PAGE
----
If the hyperfunction theory of aging is correct in this case it would make much more sense to suppress unnecessary and persistently activated mTOR all the time. To slow it down, decrease the function to optimal function. The only problem is that nobody knows what is the optimal function or how to measure the optimal function.
I am currently experimenting with unorthodox daily dosing schedule with great success. I got an idea from Pankaj Kapahi’s experimenting with his daily dosing. I take 1mg ED for two weeks and I take one week off and I repeat. At the moment most observations are not measurable, I am getting blood tests done in few weeks, but so far my experiment N=1 is doing well.


Thanks. That’s a sensible approach if mtor is broken and must be semi-continuously pushed down to slow aging. That might be right.

I’m working under the assumption that I want cycles of up/down mtor. I’m trying to create cycles of growth and retrenchment using cycles of rapa and protein consumption and other nutrients. If I can get my immune system to work better for repairing my body, then I’m slowing aging and possibly clawing back some aging. And, of course mtor isn’t the only game in town for improving the immune system.

Yes, but mTOR is not an on/off switch. It is more like a volume button, you turn it up and down. Even when is down it is still on.
Another reason for high peaks was tissue penetration, especially BBB but it might not be necessary as many drugs have peripheral effect that somehow leads to physiological changes in the brain.


I’m sure you’re avare of it but … CYP3A4 needs 3 Days to rebuild completely. So in theory your rapa blood levels will never fall under the curve. BTW intressting to know that rapa helps with your fibromyalgic.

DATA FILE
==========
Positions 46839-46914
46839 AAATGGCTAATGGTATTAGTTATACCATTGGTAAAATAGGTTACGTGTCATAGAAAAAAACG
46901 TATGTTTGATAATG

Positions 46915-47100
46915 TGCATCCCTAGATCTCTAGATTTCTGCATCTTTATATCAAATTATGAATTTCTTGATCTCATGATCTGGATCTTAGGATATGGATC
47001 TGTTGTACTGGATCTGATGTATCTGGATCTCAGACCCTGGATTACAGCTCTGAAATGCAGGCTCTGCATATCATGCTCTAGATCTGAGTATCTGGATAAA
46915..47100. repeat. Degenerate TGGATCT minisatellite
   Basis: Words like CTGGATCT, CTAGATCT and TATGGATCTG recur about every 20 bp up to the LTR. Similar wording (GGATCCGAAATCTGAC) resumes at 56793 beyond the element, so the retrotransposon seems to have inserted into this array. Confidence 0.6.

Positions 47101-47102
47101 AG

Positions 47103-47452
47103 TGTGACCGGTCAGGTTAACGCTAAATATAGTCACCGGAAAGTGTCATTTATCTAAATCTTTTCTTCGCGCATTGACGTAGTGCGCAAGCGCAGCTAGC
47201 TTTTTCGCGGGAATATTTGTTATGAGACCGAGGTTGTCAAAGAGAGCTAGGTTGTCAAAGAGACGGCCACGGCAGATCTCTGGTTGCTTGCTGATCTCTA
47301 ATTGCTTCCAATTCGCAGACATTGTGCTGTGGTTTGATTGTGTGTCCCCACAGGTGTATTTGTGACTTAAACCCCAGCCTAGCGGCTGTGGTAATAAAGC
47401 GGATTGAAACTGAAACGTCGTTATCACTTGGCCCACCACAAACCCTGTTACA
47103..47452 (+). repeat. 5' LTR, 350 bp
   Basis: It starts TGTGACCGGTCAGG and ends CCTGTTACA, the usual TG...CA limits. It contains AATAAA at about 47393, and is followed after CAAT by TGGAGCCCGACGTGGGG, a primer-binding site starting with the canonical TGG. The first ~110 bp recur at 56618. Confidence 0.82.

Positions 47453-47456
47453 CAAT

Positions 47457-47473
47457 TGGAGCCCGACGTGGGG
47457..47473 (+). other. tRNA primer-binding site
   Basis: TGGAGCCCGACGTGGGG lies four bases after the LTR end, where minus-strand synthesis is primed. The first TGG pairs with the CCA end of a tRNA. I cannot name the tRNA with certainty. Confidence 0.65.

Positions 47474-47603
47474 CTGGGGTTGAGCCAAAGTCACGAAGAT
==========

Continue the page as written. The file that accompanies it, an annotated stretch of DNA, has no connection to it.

As ever, you’re a quit good source of knowledge. Thanks!
But what’s with the lifespan increase at 126ppm and 378ppm? Did the labratory mice outlived their staff so it was no one there to collect the data? :wink:

Sadly the highest doses were in a transient, short term dosing protocol so we don’t know the full life extension effects if they would have kept it going for the mice’s full life.

Here is that study…


Yes, but I am trying now a schedule that is two weeks daily 1 mg and one week off. Maybe I will try 2 mg + 100mg Ritonavir for three weeks and one week off… As far as I understand and have researched rapamycin I have no problems with continuous blood levels, on the contrary. If no adverse side effects of course. So monitoring CBC will be a priority and measuring rapamycin blood levels one week to be able to predict the curve.

Interesstingly the female lifespan decreased in the transient treatment.

This could mean anything. BL6-Mice are genetically homogeneous and bred to develop cancer.
They should do the experiment again with wild type mice.

Yes - I think they also speculated that they may have reached the maximum beneficial dosing for rapamycin in female mice, with this trial.

They have also reported that in mice at least, females seem to process rapamycin differently and that the blood levels (for the same dosing) were three times higher in female mice vs. male mice. I don’t think we’ve seen the same difference in human males and females.